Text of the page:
Railroad tracks were not kind to us on this trip.  Previously, crossing one set of tracks, a headlight rattled off the bike.  Leaving town, Chip lost a tail light over a set of tracks which I promptly ran over, nearly losing control of the bike.  Recovering the tail light, Chip complained that I had scuffed it.  Such was the banter and good-naturred ribbing we both gave and took along the way.

Something like 3-5 miles from the finish, we picked up the pace considerably, running about 23-25 mph, but there was really no final sprint “win” to the finish.  We clocked in at just under 9 hours total (about 4:15 am).  We grabbed food, changed clothes in the parking lot of the Royal Farms, and four of us drove to Salisbury, nearly an hour away for the Seagull Century.

I arrived at the parking garage in Salisbury at about 5:30 am.  I hit the Hardee’s for the bathroom, then stretched out in the car for a nap, hoping for 30 minutes and getting maybe 15.  I got up, got ready, and was at the start just before 7:00 am.  No one else was around.  Mike arrived a few minutes later.  We called other people, and they were slowly getting ready.  We had coffee.  We saw Randy M and talked to him for a little while.  Finally, at about 7:20 Mike and I decided to push off, not wanting to wait any longer because the longer we waited, the later we would finish.  Both of us discovered we had forgotten to turn on the rear flashing lights, and as we stopped to turn them on, we got a call from Mike C and Alex M saying they were nearly ready to start.  We invited them to catch us, since we were pushing on.

Somewhere before the first rest stop, we saw Jeff and Chip pass in a fast paceline and we met up with Mike and Alex at the rest stop.  We took our time at the stops, eating and hydrating.  Alex usually pushed on faster, but would rejoin us at the rest stops.  Mike tended to hang with Mike B & I.  Eventually, Doug C also joined us.  We were riding comfortably, generally passing most people and avoiding getting run over by the faster draft groups.

We were feeling the fatigue, but still turning the pedals pretty well when suddenly, disaster hit for me.  I call it a graceful crash.  It was about mile 47.5 into the Seagull.

I was riding behind Mike C and was “zoning out” a bit when I allowed my wheel to cross his, and suddenly both of us drifted the wrong way.  My front tire contacted his rear wheel, and I knew I was going to crash.  I remember thinking that the ditch would be better than the pavement, so I pushed the bike as hard as I could toward the ditch.  The first part of the ditch was grass, about three foot wide.  I remember as I hit it seeing the dew on the grass and knowing that I would not be able to slow down at all on it.  To the right of the grass was a “gully”, about a foot wide and a foot deep.  I headed for it, bunny hopped into it thinking I could maybe ride out of this yet.  When I landed into the gully, I discovered quickly that it was full of sand when my bike stopped as if it had run into the back of a truck, and I went heels over head over the handlebars, landing on my shoulder, my back, and my legs … in that order.  The ditch on the other side of the gully was sloped toward the gully, so I was laying there on my back with my head lower than my feet.  I checked out my body parts.  Nothing seemed to be hurting.  I slowly rolled over to see a dozen people on bikes and two cars stopped fully expecting tragedy.  I got up, brushed myself off, lifted the bike out of the gully to friends, stepped across the gully, checked the bike, climbed back on, and rode off all before anyone who had stopped even got back on their bikes.  No blood.  No breaks.  One rear flashing light was off kilter, and that was it (other than the dirt and pine needles all over the bike).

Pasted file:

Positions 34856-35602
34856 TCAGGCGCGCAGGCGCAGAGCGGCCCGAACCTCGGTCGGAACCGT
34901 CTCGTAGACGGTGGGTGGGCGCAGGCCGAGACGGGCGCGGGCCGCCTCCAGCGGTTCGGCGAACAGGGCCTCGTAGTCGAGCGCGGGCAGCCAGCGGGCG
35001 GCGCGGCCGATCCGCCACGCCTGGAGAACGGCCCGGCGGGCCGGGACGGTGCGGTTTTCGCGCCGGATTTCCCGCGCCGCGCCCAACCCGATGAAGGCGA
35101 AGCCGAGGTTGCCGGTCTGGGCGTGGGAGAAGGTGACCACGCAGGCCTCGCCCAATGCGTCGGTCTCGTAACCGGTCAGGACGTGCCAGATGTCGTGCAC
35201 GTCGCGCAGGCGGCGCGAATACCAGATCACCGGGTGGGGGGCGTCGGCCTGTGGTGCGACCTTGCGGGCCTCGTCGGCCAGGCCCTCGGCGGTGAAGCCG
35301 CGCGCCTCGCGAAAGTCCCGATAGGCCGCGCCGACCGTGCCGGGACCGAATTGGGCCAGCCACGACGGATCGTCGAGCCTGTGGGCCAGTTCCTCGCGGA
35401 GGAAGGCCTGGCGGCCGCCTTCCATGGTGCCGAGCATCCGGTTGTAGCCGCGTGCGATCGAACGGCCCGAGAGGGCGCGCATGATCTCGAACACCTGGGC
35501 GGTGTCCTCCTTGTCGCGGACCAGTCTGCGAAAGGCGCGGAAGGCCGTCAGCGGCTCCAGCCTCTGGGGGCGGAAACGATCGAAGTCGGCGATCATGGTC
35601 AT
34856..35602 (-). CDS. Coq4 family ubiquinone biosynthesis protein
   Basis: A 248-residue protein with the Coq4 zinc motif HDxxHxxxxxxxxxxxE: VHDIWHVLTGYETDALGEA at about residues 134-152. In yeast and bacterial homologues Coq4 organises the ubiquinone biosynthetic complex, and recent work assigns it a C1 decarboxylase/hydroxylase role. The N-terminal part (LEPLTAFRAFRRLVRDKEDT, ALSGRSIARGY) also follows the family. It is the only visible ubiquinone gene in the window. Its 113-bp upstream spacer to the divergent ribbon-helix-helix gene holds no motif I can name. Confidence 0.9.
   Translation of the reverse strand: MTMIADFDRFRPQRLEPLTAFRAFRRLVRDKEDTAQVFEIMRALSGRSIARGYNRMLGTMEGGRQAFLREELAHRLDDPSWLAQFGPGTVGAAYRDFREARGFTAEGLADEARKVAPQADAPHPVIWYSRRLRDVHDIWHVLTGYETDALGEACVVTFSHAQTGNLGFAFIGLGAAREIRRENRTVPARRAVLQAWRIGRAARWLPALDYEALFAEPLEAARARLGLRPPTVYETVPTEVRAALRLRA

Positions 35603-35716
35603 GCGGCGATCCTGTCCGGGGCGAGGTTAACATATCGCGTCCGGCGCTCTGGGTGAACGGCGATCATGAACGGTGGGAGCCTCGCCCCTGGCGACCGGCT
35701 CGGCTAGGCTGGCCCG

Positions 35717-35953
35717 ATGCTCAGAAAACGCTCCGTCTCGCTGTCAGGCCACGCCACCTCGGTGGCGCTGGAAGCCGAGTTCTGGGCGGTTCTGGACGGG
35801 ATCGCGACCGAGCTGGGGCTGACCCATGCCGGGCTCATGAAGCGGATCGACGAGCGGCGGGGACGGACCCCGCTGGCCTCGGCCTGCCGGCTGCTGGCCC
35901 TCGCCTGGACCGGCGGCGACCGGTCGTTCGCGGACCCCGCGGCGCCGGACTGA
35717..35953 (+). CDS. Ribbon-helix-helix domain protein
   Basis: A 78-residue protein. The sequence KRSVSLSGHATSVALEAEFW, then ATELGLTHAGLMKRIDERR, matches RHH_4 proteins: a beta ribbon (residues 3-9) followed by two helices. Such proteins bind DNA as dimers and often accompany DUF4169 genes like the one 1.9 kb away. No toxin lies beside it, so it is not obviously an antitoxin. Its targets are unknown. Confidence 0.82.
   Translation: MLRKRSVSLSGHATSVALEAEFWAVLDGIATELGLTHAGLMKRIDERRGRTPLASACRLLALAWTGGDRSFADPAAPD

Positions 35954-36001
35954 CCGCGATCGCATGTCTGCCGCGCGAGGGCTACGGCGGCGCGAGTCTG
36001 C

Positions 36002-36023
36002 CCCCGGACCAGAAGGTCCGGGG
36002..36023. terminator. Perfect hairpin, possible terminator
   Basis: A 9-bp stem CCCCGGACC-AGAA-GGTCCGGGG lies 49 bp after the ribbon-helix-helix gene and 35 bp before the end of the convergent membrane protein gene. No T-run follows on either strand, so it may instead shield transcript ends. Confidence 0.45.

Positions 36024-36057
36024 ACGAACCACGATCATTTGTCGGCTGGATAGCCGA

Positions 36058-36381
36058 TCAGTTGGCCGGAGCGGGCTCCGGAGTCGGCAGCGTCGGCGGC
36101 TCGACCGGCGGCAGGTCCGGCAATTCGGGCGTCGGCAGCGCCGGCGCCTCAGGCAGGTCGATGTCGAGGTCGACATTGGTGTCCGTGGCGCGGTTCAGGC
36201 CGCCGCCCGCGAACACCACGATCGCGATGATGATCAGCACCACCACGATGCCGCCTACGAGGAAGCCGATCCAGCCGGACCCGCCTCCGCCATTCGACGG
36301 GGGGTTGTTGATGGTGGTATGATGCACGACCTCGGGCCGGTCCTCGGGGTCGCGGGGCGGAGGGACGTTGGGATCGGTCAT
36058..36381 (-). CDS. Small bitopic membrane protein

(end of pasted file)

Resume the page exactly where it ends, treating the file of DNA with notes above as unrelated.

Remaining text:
The wind started picking up shortly after that crash, and when we made it to Assateague, we knew that the rest of the ride, some 40 miles, would be into the teeth of the wind.  Fatigue and knee pain was setting in for me.  I give Mike C full credit for my making it those last 40 miles.  He willingly took the lead and stayed in front for 90% of the ride back to the finish.  I drafted as much as possible.  With 18 miles to go, I saw the sag wagon, and for a moment considered bailing.  With 15 miles to go, I was a mess.  I layed for a few minutes with my legs straight up.  Doug and Mike played gofer, getting me ice cream without me having to lift a finger.  I did press on those last 15 miles, and they weren’t too bad … at least any worse than the previous 15 miles.  I even led out for a mile or two.

None too soon, I called Lori to tell her we were 2 miles out, and soon we were crossing the finish line.  Two hundred twenty seven miles in under 20 hours.  What an accomplishment!  It is enough for a Fleche, with four hours to spare.

I showered, had a beer at the beer garden, went out to supper with my daughter and son-in-law.  I wasn’t the best company during the meal.  I wanted to sleep.  Lori drove us home, while I slept, then as soon as we got home, Lori and I went to an Octoberfest party some friends were holding.  An hour after arriving at the party, we left, and I don’t remember anything until sometime Sunday morning.

This was a good time.  It was crazy fun.  I don’t want to do it again soon, but I’m sure I’ll do something as crazy fun again.

The remarkable thing is that I’m not as sore as I thought I’d be.  I was in more pain on Thursday than I was after this ride … except for my shoulder.  I might have landed harder on it in the crash than I thought.

(First 15 miles of Garmin malfunction throws off some stats, including distance, speed, etc.)

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From → Cycling

2 Comments
  1. Wow. I can’t imagine what you’ll do for an encore. That was an epic ride – TWO rides! Well done on the crash. Whether intential or not, you landed properly.

    • ponderingpastor permalink

      Encore? Stay tuned. No plans yet, but it will likely come.